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Non-Musical Benefits to Learning a New Instrument

Non-Musical Benefits to Learning a New Instrument

If you’re wondering whether learning a new instrument is the right hobby for your child (or even for yourself), there’s a lot to consider. What are the benefits of their chosen instrument? What style of music will they learn? What musical concepts will they be studying? These are all great questions that I hear often from new music students.

However, music lessons offer so much more than a strict music education. And oftentimes, having the right music teacher makes all the difference. Students can gain invaluable life skills from learning a new instrument, some of which are covered in the following list:


Connecting Both Sides of the Brain

Research shows that learning a new instrument that involves both hands (or even three or four limbs) creates connections between the left and right hemispheres of the brain. These connections allow both sides of the brain to communicate. This increased communication affords students greater motor coordination and increased ability to focus. It also helps students learn new languages and even read more easily. Essentially, learning a new instrument expands a student’s brain power.


Perseverance and Patience

At some point in their musical education, every student will inevitably struggle with a concept, piece, or technique. Students can use these experiences to build resilience in challenging situations. The same experiences can also help students cultivate a greater capacity for patience.


Managing Disappointment and Failure

As with any learning experience, learning a new instrument offers ample opportunities for disappointment and failure. Some students naturally practice and study harder to overcome their failure, while others learn this skill from their teacher. With motivation and encouragement from a trustworthy music teacher, students also learn to reframe their failures as learning opportunities.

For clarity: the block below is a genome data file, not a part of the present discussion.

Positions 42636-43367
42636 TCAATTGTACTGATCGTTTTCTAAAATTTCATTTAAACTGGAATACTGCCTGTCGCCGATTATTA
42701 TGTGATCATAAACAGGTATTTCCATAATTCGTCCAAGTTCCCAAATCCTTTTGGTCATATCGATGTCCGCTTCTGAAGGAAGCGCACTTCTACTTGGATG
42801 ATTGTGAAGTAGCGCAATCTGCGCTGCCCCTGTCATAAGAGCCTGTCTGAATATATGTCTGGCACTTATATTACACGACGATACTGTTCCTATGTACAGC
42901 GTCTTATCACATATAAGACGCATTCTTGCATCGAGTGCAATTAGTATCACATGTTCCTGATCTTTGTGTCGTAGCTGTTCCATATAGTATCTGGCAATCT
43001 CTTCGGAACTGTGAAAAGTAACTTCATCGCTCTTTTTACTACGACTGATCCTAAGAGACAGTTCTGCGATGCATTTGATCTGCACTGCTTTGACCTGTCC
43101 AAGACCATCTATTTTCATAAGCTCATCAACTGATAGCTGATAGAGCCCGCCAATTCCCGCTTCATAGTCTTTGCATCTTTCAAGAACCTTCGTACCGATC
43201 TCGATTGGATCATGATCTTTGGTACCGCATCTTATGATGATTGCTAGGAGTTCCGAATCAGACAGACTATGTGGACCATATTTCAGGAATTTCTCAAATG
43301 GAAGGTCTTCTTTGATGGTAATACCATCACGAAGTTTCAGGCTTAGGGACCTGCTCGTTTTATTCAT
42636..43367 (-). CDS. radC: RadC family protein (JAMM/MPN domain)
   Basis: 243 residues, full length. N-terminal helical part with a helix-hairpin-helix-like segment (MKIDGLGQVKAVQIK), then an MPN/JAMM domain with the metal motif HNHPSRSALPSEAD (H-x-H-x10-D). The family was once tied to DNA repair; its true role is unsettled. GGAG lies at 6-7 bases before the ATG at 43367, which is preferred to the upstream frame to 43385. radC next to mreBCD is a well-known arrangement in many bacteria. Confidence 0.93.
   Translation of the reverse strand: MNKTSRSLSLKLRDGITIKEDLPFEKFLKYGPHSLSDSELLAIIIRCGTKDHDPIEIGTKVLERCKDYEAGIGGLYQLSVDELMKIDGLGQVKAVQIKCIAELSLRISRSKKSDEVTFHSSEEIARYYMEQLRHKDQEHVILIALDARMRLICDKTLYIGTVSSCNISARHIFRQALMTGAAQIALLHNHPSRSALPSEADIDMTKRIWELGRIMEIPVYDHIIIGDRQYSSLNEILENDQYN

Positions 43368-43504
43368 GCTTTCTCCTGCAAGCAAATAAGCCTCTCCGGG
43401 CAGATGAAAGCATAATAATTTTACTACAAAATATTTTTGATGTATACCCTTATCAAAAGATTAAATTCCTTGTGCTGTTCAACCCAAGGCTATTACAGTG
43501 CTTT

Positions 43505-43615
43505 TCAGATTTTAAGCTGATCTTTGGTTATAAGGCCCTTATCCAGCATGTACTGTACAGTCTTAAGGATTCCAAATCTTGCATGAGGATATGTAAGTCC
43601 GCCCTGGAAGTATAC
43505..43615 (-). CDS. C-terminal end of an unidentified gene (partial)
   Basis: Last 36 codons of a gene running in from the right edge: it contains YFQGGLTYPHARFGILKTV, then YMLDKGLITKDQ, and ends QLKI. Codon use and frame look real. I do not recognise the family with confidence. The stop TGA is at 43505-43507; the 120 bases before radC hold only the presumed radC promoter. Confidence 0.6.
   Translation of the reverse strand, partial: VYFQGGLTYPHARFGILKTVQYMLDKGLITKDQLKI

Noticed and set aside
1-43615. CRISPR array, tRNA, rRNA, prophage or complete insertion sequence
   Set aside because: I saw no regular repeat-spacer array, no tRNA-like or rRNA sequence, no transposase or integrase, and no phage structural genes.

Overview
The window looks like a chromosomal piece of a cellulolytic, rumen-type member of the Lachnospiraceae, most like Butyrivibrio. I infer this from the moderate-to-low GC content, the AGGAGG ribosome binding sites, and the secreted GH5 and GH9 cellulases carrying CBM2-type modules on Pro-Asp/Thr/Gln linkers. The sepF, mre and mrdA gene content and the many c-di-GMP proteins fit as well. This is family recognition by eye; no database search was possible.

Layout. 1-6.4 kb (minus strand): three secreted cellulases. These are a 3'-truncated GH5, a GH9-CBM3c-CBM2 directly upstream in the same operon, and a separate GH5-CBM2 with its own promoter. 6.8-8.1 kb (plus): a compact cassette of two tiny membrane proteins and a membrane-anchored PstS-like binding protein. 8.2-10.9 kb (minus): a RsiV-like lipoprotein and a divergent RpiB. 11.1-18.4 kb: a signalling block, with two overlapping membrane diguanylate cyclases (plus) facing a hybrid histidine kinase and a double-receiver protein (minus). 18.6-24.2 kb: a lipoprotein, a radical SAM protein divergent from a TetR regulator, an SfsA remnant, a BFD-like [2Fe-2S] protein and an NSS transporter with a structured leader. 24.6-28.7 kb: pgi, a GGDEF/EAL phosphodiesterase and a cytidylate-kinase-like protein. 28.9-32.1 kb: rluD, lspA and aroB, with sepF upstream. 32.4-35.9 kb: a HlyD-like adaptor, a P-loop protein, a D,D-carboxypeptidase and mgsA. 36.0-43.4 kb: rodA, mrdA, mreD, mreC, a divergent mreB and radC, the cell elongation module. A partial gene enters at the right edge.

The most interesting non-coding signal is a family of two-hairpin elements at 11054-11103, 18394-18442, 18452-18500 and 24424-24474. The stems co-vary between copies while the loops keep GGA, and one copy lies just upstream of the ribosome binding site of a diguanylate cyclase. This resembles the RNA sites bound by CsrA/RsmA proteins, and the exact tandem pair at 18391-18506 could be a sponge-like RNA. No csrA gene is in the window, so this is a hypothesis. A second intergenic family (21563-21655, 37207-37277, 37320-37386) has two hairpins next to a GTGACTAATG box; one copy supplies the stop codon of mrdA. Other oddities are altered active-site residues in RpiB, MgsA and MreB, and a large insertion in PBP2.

Commitment

Sometimes students come home from school feeling too tired to attend their lesson. Learning the skill of showing up to obligations and thereby demonstrating their commitment is invaluable. (Just make sure your student demonstrates self-care by resting after their session.)


Working with Others

Learning an instrument teaches students how to work with others. If your student joins a choir or ensemble, then they will have opportunities to learn how to work with peers, as well.


Set and Accomplish Goals

With guidance from an expert music teacher, students will learn to make actionable and attainable goals in their studies. Accomplishing their goals reinforces their goal-setting skills.


Humility

Students quickly learn that mastering an instrument does not happen overnight. In fact, mastering an instrument takes many years of intense practice. The journey of learning an instrument is a humbling experience.


Lifelong Friendships

Throughout a student’s time learning a new instrument, they are bound to make friendships through music. Whether they make new friends in band, choir, or music class, some of these friends may stick around for life.

Choosing the right music teacher is crucial to a student’s education. Hodis Learning & Music employs expert music educators who are experienced in helping students break down complex concepts and skills so that they may grow in their musical abilities. Our music teachers are also skilled motivators who encourage their students to improve musically and non-musically. Check out our music teachers and their offered instruments here.

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Drew M. Hodis
Drew is Hodis Learning & Music's Founder and President. He has been tutoring and teaching music for more than 10 years. Drew earned his B.A. in Psychology from the University of Southern California and is pursuing a Ph.D. in Clinical Psychology at Adelphi University.